by Narelle Miragliotta
The federal seat of Perth is one of only three federal electorates currently held by Labor in Western Australia. Retaining this seat is critical if Labor is to avoid complete oblivion in the west.
The seat of Perth is an inner metropolitan electorate spanning approximately 78 sq km. The division stretches across all or parts of 26 suburbs, and takes in the capital’s CBD and commercial and professional districts. According to 2011 Australian Bureau of Statistics Census data, Perth is above average for both the state and nationally in terms of median weekly personal incomes, educational qualifications, and people from professional occupations.
Since 1901, the seat has been served by nine members, three of whom have had the distinction of ministerial service. Frederick Chaney Snr was Minister for Navy in the Menzies Liberal government (1955-1969), Joseph Berinson briefly held the environment portfolio in the Whitlam ALP government (1955-1969), and most recently Stephen Smith, who served as Minister for Defence in the Rudd and Gillard ALP governments before announcing his retirement from politics in June.
There is another member who is also worthy of a mention, albeit for a different reason. Between 1922 and 1928, the seat was occupied by Edward Mann. Political tragics may be aware that Mann was responsible for steering the Electoral Act (1924) through federal parliament, establishing compulsory voting.
The seat of Perth has had something of a lumpy electoral history. It has been subject to frequent redistributions, with the result that it has vacillated between the ALP and conservative parties at different periods. Since 1983, however, it has been held continuously by the ALP when Ric Charlesworth captured the seat from Liberal Ross McLean, who held the seat between 1975 and 1983. In 1993, Charlesworth was succeeded by Smith.
The seat is currently held by Labor on a two-party-preferred margin of 5.9 per cent. Although the margin is much healthier than in either Fremantle or Brand, it is still uncomfortably slim given the electoral mood.
Western Australian voters have what can only be described as a torrid relationship with federal Labor. Apart from a brief but intense love affair with Labor in the early 1980s, WA voters have shown a remarkable lack of enthusiasm for the party at nearly every subsequent election. Since 1990, Labor’s share of the statewide primary vote has never exceeded 40%, dropping as low as31.2 per cent in 2010.
Given the strong anti-Labor predilection in WA, news of Smith’s retirement was greeted with some trepidation within Labor ranks. Although Smith’s primary vote took a battering in 2010, it was expected that his high profile would be sufficient to ensure the retention of the seat.
Labor has responded to the challenge posed by Smith’s retirement by preselecting Alannah MacTiernan to run in his stead. Although MacTiernan is not likely to be well known outside of WA, she enjoys strong name recognition within her home state. MacTiernan served in the WA Legislative Assembly between 1996 and 2010, seven or so of those years as a minister.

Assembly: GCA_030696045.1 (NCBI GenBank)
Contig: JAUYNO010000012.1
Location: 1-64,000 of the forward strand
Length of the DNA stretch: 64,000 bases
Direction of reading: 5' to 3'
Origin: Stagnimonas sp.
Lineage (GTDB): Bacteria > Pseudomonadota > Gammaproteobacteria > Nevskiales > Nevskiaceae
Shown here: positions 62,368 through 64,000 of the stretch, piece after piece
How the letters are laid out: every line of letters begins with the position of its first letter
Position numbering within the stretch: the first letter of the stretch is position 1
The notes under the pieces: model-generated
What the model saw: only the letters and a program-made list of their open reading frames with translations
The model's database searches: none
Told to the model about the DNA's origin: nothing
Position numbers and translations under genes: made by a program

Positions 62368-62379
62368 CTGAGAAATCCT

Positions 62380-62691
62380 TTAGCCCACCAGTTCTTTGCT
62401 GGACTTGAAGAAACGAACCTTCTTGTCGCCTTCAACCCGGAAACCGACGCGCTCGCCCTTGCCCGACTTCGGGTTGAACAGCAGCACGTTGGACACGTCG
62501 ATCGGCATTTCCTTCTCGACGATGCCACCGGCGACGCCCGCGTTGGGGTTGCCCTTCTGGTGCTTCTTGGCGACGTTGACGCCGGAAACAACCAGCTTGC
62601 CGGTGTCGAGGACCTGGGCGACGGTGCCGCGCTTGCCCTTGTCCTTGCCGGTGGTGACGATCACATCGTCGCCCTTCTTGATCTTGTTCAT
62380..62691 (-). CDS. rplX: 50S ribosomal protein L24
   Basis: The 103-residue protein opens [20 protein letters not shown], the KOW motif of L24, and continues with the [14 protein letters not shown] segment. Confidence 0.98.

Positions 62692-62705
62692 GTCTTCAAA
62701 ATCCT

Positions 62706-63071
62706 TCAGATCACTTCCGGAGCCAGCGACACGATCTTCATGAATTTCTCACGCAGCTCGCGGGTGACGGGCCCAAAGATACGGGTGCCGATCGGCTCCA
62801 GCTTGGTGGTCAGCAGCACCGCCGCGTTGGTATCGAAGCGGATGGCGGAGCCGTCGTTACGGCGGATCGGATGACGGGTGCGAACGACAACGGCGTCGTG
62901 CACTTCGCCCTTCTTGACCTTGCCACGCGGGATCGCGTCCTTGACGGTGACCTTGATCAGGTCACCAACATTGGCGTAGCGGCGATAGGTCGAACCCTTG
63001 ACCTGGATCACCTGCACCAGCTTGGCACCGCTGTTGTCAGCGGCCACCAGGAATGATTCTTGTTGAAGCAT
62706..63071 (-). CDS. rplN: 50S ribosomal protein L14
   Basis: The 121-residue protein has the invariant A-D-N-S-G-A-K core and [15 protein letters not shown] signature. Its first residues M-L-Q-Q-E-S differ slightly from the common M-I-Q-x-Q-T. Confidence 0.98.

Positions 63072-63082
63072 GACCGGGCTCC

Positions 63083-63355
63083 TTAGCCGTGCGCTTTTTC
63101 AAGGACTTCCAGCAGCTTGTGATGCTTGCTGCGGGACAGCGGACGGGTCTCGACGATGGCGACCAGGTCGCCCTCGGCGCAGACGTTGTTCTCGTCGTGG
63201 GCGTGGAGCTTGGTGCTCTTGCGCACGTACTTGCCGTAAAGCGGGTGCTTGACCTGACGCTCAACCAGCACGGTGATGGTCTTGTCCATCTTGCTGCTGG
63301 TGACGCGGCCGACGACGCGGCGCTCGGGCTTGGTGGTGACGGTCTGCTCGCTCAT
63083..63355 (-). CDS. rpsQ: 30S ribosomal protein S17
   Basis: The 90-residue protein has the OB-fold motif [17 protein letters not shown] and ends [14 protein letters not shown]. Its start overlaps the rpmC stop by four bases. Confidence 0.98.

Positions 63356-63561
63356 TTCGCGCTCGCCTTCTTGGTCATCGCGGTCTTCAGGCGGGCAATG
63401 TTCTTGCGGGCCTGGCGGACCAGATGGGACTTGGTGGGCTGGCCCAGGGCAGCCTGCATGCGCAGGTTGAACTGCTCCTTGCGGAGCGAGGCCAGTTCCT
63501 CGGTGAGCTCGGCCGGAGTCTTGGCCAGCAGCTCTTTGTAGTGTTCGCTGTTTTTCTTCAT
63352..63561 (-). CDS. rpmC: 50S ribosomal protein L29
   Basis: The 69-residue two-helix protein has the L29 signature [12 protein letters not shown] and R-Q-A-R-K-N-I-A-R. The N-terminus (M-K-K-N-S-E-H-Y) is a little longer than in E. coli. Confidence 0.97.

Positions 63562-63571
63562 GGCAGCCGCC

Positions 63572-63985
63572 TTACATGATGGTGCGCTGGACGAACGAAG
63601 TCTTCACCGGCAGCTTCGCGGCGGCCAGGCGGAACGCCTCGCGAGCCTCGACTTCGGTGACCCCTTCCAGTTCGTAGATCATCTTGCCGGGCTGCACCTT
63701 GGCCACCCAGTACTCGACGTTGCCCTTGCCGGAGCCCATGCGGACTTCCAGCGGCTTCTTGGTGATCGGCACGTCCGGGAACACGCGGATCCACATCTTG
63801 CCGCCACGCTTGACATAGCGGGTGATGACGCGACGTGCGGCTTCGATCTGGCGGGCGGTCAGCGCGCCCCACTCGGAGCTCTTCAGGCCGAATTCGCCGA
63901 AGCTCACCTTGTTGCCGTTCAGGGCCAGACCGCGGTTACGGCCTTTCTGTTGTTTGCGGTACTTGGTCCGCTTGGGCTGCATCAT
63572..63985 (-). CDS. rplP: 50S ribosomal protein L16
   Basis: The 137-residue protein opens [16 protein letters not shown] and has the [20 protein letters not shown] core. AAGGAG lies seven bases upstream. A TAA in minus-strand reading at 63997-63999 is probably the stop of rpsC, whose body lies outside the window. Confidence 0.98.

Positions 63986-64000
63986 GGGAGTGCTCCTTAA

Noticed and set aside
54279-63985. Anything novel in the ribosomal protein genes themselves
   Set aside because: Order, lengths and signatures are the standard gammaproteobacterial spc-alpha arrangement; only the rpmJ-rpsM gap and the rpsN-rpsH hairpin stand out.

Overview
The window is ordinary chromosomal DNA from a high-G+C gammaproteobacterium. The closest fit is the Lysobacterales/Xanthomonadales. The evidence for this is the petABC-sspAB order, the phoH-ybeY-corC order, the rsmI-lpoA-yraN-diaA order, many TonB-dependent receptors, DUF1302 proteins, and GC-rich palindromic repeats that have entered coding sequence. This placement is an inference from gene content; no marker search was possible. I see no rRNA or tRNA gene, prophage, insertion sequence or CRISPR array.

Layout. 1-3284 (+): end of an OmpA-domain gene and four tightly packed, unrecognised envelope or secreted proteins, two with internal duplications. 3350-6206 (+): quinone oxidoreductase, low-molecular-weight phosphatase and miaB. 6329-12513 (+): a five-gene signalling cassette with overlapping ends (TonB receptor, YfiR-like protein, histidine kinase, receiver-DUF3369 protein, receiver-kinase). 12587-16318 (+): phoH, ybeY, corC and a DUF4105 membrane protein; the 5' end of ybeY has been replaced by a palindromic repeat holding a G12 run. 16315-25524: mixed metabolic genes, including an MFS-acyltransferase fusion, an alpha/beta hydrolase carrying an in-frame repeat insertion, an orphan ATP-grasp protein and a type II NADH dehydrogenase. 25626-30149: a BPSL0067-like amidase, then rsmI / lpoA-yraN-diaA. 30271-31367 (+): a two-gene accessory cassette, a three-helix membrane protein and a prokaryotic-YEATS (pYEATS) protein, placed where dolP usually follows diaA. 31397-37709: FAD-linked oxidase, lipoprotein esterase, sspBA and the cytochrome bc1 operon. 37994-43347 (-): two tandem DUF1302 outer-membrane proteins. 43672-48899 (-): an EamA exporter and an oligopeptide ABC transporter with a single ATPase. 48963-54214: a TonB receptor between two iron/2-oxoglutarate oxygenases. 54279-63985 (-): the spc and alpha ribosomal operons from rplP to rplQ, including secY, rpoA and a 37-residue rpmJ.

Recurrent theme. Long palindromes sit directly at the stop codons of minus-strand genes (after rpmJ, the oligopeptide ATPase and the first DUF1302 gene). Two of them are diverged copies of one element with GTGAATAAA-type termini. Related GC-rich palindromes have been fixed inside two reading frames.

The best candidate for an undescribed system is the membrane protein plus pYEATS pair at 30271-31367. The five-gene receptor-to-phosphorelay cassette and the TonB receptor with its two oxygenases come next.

In 2010, MacTiernan exited state parliament in order to run against the Liberal incumbent, Don Randall, in the federal seat of Canning. It had been widely speculated that MacTiernan’s decision to vacate state parliament was helped along when her caucus colleagues overlooked her for the leadership of the state parliamentary Labor Party.
Although MacTiernan failed to take the seat from Randall, she has never been far from headlines. Earlier this year, she gained national attention when she called for Julia Gillard to stand aside as leader of the federal parliamentary party.
MacTiernan’s straight talking approach will most likely enhance her appeal to Perth voters. MacTiernan is also a battle-hardened campaigner. She was the only ALP candidate in WA to record a positive swing at the 2010 election. MacTiernan’s campaign will be further served by Smith’s role as campaign director.
MacTiernan’s prospects will be further bolstered by two additional factors. First, the return of Rudd as prime minister seems to have improved Labor’s standing in WA.
Also, the Liberal state government has had a difficult time lately. Economic growth in the state is slowing and commodity prices are weakening, which has had the effect of plunging the WA budget into additional deficit. The state is reportedly facing the prospect of losing its AAA credit rating. State debt is expected to rise to A$28.4 billion by the 2016-17 financial year. While the conventional wisdom is that voters are good at distinguishing the actions of one level of government from the other, it doesn’t hurt Labor if the state Liberals are struggling.
There is also reason to believe that the Liberals have never truly considered Perth to be winnable. If they did, then they may have opted to install a more high profile contestant to the seat. Instead, the Liberals pre-selected Darryl Moore, who only joined the party in 2010.
The seat of Perth is shaping up to be a fairly safe proposition for Labor.
Dr Narelle Miragliotta is a Lecturer in the School of Political and Social Inquiry at Monash University.
This article originally appeared on The Conversation.
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